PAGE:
2022 Aerodynamic Regulations Thread

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godlameroso
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Re: 2022 Aerodynamic Regulations Thread

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I still find the floor the most fascinating piece of the puzzle, everything else is very prescribed. The floor is the area with the most freedom for creative interpretation, and there's a lot going on in order to make it work right. Those floor fences are critical both for altering the air pressure prior to the throat of the diffuser, and for managing the airflow that's trying to spill in laterally. The strakes and edge wing will have to work together for maximum effect. The wheels too act more like turbulent rudders with the wheel covers, and getting that to work with the floor will be a long iterative process.

There's a lot of furniture to manage the inboard wake of the tires, but those are hugely dependent on suspension geometry. For instance, toe out of the wheels affects the aero efficiency of the axle in question. Suspension travel, camber gain, and toe curves will have a bigger aero influence while the car is pitching, warping, yawing, rolling and so forth.

The floor will be so powerful that teams will use the rear wing mainly to tune the balance of the car, and this is a double edged sword, because if the floor loses downforce, through stalling or some other reason, you'll have a huge oversteery mess.
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Juzh
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Re: 2022 Aerodynamic Regulations Thread

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More or less drag vs previous gen cars? Anyone care to speculate? With E10 fuel power will at best be equal if not less than in 2021, so if drag has gone up as well then we can expect very low top speeds in race trim. Then again people are saying slipstream effect will be reduced so drag must come down? If so I expect things to stay similar in terms speed traps.

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godlameroso
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Re: 2022 Aerodynamic Regulations Thread

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Depends. If you get it wrong, the floor will produce ungodly amounts of drag, if you get it right, it will be a bit more efficient that season's past, but you can't have downforce without drag. If the cars are producing similar L/D to last generation then it's only logical they'll have ballpark similar drag figures.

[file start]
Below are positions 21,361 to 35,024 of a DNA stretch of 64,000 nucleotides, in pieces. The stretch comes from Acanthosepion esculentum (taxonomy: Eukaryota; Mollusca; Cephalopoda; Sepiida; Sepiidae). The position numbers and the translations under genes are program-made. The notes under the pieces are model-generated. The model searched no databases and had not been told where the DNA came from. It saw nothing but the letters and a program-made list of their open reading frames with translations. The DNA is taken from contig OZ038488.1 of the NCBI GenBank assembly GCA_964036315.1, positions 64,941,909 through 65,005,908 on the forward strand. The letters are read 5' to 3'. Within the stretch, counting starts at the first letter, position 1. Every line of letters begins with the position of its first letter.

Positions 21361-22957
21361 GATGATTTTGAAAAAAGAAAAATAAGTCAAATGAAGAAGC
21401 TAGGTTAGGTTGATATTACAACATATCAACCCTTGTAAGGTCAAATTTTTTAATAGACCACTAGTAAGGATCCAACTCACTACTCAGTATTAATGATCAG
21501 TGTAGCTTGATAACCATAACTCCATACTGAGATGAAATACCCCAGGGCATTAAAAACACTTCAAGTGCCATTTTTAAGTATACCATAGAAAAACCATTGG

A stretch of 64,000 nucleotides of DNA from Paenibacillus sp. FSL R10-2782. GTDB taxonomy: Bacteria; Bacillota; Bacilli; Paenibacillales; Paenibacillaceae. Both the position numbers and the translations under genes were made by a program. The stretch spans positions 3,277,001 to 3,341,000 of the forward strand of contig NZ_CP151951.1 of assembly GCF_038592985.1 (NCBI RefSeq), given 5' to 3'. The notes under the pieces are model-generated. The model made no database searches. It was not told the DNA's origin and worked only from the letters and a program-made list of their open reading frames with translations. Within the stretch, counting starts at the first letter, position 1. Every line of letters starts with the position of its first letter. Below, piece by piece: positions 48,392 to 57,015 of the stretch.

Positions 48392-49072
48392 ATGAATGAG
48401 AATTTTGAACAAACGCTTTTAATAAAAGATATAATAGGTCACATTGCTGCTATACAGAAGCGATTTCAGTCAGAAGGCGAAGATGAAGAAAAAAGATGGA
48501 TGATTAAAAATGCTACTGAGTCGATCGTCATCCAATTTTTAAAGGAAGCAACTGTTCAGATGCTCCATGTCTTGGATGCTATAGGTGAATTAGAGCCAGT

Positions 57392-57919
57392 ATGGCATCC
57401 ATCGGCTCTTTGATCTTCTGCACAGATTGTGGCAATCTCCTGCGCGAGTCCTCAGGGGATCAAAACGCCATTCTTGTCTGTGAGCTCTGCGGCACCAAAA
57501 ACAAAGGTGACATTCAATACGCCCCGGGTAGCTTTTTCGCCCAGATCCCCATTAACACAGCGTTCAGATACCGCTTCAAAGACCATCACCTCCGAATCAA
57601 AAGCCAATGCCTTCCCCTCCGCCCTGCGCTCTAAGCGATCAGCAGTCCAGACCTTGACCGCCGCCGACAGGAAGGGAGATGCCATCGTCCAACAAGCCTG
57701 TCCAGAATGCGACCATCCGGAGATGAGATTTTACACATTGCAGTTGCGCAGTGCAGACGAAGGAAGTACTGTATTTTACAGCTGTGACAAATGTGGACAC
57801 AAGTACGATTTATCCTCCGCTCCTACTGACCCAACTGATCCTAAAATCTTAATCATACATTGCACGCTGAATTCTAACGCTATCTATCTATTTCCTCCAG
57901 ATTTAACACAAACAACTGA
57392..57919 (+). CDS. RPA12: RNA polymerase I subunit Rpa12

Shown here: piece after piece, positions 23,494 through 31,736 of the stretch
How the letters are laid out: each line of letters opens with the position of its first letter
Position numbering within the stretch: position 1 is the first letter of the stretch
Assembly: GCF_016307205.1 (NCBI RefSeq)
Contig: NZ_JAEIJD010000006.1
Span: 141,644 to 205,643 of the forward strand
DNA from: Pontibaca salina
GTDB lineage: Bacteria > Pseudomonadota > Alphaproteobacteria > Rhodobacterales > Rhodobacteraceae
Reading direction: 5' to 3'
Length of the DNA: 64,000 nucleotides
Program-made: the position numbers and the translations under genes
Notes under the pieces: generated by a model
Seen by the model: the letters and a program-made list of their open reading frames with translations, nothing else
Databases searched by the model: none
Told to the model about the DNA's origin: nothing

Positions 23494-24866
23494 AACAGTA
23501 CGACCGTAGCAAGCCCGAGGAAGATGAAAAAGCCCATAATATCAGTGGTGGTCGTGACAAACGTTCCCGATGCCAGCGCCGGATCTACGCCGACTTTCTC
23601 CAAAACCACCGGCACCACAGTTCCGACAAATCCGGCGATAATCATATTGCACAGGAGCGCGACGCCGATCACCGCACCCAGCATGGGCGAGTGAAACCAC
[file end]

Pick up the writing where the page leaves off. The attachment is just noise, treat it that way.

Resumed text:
What really irks me is the move to E10, it's a pointless spending exercise which does nothing but force OEMs to waste more money to just break even. Any gains that were made have been essentially cancelled by the E10 switch. Plus a loss of fuel economy means it's more challenging to manage the energy(fuel and electrical) over a race distance. I share Honda's sentiment, the teams that are bigging up their gains are overstating. Year on year the power unit improves by roughly .3-.5 in performance, this year with E10 a .3 gain would be the equivalent of a .6 gain in a regular season.

So if the power unit is an improvement over 2021, you won't see more than .1 or .2 gain. Ferrari might gain .2 or .1 over last season, Renault as well, but only because the steps they have to make to be competitive. Mercedes and Honda, I have no clue about Mercedes, but Honda has not made any huge strides in performance relative to last year because of E10. It is better than last year, but other than saying the improvement is modest would be giving away too much.
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godlameroso
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Re: 2022 Aerodynamic Regulations Thread

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Funny they're basically saying something similar

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Zynerji
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Re: 2022 Aerodynamic Regulations Thread

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On an odd side-question, jjn,

Is there any scenario where a team could use the main plane on the front wing for normal, ground effect downfrce generation, but use the full upper flaps as to create downwash onto the tunnels (like scoops instead of flaps) ? Like almost give up the front wing df production to gain a net advantage in the tunnels?

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Stu
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Re: 2022 Aerodynamic Regulations Thread

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Zynerji wrote:
Mon Jan 31, 2022 7:03 pm
On an odd side-question, jjn,